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Big waves

Hello everyone, I was wondering about the easiest/smoothest way going over big waves by cruisers, barges, etc. I have a 2001 Rinker Captiva 212. I'm still kind of new to boating, I don't know if I should go fast and try to jump them or go slow. I don't hammer down or anything, I usually go about 20 mph or so. I've heard I need to just head straight into them and Ive also heard going at a 45 degree angle. Thanks!

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    jme097jme097 Member Posts: 1,224 ✭✭✭
    Lmao do not try to jump them. Or atleast I don't advise against it. I have a 280 and I take big waves/wakes at a 45. I am sure others have a perference. 
    Boat Name: Knot A Worry
    2007 280 Rinker Express 6.2L B3
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    JC290JC290 Member Posts: 706 ✭✭✭
    45 degree angle
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    LaReaLaRea Member, Moderator Posts: 7,619 mod
    On a really big wake, if you go straight into it, you risk stuffing the bow into the water when you're "surfing" down the backside of the first wave and then you hit the next one.  A 45-degree angle is usually safest and most comfortable.
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    Black_DiamondBlack_Diamond Member Posts: 5,439 ✭✭✭✭✭

    Past owner of a 2003 342FV
    PC BYC, Holland, MI
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    Handymans342Handymans342 Member Posts: 10,375 ✭✭✭✭✭
    I just watched a video where a huge tanker is taking 40 foot waves head on.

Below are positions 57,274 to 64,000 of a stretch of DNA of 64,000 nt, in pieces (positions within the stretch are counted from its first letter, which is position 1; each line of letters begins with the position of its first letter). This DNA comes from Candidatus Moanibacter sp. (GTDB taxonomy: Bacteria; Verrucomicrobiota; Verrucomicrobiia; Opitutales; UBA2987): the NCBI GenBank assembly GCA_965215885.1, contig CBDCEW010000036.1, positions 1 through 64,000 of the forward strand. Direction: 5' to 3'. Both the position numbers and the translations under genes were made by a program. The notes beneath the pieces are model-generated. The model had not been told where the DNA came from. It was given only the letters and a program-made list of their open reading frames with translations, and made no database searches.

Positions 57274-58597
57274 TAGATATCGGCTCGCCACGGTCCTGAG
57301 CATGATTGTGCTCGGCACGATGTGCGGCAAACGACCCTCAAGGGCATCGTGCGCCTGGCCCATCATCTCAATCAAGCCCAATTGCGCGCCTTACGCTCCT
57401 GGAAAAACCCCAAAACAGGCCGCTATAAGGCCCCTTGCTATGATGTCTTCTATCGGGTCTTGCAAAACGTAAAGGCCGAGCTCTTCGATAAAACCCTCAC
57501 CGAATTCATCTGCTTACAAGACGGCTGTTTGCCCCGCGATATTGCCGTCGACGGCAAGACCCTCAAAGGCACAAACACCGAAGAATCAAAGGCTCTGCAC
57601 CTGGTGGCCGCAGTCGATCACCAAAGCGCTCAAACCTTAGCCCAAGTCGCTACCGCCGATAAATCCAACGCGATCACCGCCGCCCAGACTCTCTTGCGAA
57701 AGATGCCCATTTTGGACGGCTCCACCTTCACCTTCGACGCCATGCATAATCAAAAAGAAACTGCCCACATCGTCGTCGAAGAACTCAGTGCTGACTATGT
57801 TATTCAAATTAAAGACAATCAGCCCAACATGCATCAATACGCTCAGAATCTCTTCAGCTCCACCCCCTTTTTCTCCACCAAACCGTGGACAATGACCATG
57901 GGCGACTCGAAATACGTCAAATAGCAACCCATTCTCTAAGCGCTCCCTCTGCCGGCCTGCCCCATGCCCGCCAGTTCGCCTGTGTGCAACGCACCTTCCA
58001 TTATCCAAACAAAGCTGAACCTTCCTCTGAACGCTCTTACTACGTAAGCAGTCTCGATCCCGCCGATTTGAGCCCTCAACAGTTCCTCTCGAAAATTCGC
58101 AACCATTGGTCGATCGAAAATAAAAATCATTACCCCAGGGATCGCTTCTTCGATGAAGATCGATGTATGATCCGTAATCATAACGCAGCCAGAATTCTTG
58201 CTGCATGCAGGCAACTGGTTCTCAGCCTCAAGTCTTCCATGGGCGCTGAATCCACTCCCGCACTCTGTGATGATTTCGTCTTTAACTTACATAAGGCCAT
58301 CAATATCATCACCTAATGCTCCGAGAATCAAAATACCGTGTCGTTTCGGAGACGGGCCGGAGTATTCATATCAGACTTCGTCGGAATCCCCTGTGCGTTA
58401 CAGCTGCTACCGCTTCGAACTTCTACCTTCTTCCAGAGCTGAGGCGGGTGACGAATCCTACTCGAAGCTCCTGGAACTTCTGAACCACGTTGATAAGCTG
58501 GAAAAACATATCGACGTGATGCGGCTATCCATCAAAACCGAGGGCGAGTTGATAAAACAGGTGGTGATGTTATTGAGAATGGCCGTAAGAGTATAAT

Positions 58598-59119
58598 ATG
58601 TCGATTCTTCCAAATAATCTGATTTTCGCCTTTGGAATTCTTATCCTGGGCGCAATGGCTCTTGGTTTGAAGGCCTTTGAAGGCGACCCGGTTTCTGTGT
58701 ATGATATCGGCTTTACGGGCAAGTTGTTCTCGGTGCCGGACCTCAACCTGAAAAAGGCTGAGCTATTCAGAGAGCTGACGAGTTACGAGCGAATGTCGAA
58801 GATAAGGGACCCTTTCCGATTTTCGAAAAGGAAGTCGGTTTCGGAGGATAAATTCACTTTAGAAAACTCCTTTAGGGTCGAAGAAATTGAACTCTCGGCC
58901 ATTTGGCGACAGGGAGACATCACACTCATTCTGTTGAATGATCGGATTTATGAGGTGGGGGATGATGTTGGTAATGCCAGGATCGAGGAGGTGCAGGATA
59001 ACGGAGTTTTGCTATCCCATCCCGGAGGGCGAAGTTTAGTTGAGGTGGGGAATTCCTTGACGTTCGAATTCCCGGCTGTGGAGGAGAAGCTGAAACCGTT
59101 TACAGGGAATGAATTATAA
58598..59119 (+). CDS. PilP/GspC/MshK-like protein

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    MarkBMarkB Member Posts: 3,967 ✭✭✭✭✭

    Do not hit them head on, that will point your nose (bow) down as you hit the next wave, and can bring in water, plus makes things unecessarily uncomfortable. 

    Hit them at a 45 degree angle going slow enough that you don't jump out of the water. You don't have to go at a crawling speed, you can probably hit them at like 8 mph or more if you go on a 45, depends on your boat and how comfortable you are.

    Boat Name: King Kong

    "Boat + Water = Fun"

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    nhsdnhsd Member Posts: 182 ✭✭✭
    edited May 2016
    I would slow down pretty far (off plane) and hit them at an oblique angle of at least 45 degrees. As the cruiser wakes are usually formed in a V, the angle is easy just slowing down while continuing to go down or up river. However as barge wakes are often large rolling waves going directly behind the barge, doing the angle forces you across the river out of you normal path and you have to be careful not to get trapped in the trough. Better to try to stay on one side or the other with the barges or big paddle wheels and not cross their rolling wake until it goes down a little bit if possible.

    Dave

    2002 Captiva 212, 5.0 220 hp, Alpha 1, 1.62 gears

    Moon Township, PA - boating in the Ohio River

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    [Deleted User][Deleted User] Dana Point, California, USAPosts: 0 ✭✭✭
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